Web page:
Broadly speaking, most large organizations look to spend 1% to 2% of their total payroll on employee engagement initiatives. Depending on the size of your organization, this can be a substantial amount of money. But many people want to dip into those funds to cover a variety of employee programs including service anniversary awards, retirement gifts, peer-to-peer recognition, cost-savings and suggestion programs, safety performance, wellness, manager discretionary awards, spot awards, certification and education reimbursement, company picnics, outings and even recognition for community involvement.
Getting your share of the budget to fund employee engagement initiatives is no easy task. Within every organization there are many business units, departments, committees, affiliates and locations competing for what ultimately becomes a very limited pool of funds. Even within these groups, there are often multiple sub-teams working diligently to impact specific and usually very important objectives with targeted groups of employees.
It makes good sense to keep employee programs highly-focused and aimed at those individuals and teams who can have the most impact on achieving specific goals. However, this precision targeting also dilutes the pool of available funds. When this happens, some good initiatives simply go unfunded and too many are under-funded.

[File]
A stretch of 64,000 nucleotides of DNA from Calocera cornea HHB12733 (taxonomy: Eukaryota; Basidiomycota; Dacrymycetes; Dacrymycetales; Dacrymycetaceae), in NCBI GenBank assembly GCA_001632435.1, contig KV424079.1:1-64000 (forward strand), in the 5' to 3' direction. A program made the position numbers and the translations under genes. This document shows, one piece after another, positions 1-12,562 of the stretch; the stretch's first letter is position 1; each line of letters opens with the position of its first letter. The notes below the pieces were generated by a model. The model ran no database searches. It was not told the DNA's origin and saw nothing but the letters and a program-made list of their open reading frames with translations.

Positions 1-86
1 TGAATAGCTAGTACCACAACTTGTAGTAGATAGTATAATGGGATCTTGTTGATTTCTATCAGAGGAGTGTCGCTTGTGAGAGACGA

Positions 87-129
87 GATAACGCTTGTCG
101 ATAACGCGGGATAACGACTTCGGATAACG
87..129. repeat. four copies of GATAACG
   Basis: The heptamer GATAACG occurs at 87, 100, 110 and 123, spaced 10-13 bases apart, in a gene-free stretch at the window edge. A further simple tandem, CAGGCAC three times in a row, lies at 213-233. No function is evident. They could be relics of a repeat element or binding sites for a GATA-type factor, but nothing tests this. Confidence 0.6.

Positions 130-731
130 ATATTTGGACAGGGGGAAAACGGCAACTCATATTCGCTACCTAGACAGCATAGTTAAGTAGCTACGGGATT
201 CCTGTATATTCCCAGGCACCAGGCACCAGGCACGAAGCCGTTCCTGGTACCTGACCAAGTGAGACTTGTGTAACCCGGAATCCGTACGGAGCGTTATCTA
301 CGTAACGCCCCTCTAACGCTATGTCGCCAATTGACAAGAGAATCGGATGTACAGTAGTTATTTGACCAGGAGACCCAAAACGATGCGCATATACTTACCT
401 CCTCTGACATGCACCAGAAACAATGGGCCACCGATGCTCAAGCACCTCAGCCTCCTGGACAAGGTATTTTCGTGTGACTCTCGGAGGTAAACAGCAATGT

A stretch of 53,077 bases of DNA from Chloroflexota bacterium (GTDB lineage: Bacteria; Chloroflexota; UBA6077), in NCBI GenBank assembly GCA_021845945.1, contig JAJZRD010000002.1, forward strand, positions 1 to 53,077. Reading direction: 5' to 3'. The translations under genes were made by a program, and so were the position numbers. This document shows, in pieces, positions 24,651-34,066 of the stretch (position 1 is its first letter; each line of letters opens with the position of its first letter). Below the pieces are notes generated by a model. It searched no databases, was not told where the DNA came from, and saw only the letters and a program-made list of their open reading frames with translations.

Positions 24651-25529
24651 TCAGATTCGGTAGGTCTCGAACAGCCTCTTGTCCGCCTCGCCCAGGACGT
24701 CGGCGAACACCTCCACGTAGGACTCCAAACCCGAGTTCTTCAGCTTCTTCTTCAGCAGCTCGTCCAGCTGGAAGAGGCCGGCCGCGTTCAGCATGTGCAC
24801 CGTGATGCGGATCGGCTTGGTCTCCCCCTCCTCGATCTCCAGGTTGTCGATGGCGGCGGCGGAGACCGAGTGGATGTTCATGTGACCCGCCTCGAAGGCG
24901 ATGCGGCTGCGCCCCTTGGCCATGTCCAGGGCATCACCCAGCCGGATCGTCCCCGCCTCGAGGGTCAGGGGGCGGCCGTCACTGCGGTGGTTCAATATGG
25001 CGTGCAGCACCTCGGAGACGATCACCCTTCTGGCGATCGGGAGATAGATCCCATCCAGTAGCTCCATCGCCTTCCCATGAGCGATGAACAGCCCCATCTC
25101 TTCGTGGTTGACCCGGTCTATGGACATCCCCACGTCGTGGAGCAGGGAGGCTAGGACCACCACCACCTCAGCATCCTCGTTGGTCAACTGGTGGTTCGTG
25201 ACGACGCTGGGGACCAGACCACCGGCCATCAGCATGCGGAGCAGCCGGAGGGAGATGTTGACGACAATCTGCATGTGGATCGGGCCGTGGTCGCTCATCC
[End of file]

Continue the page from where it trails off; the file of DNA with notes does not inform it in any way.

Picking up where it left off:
Under-funding can be more ineffective than not doing a program at all. It can do more harm than good when an initiative doesn’t have the budget to set attainable goals, measure and track progress, communicate opportunities and provide an award proportionate to the effort required to achieving it. When employees think you are “cheaping out” on them, it can create animosity instead of the goodwill you intended.
So what should you do?
To make sure your program funding continues, be proactive and regularly communicate with senior leadership showing metrics on:
• Participation levels
• Employee satisfaction scores
• Internal customer satisfaction scores
• External customer satisfaction scores where applicable • Employee retention
Consistently show leadership how your program is in alignment with corporate goals, mission and values. Solicit feedback and ask leaders to attend your program rallies, meetings and recognition events.
BI WORLDWIDE is a global leader in employee recognition programs. We use the latest technology and behavioral economic theories to create programs that help organizations meet their business goals.
Here are five ideas to help you make the most of all employee initiatives and secure funding for the program you would like to build.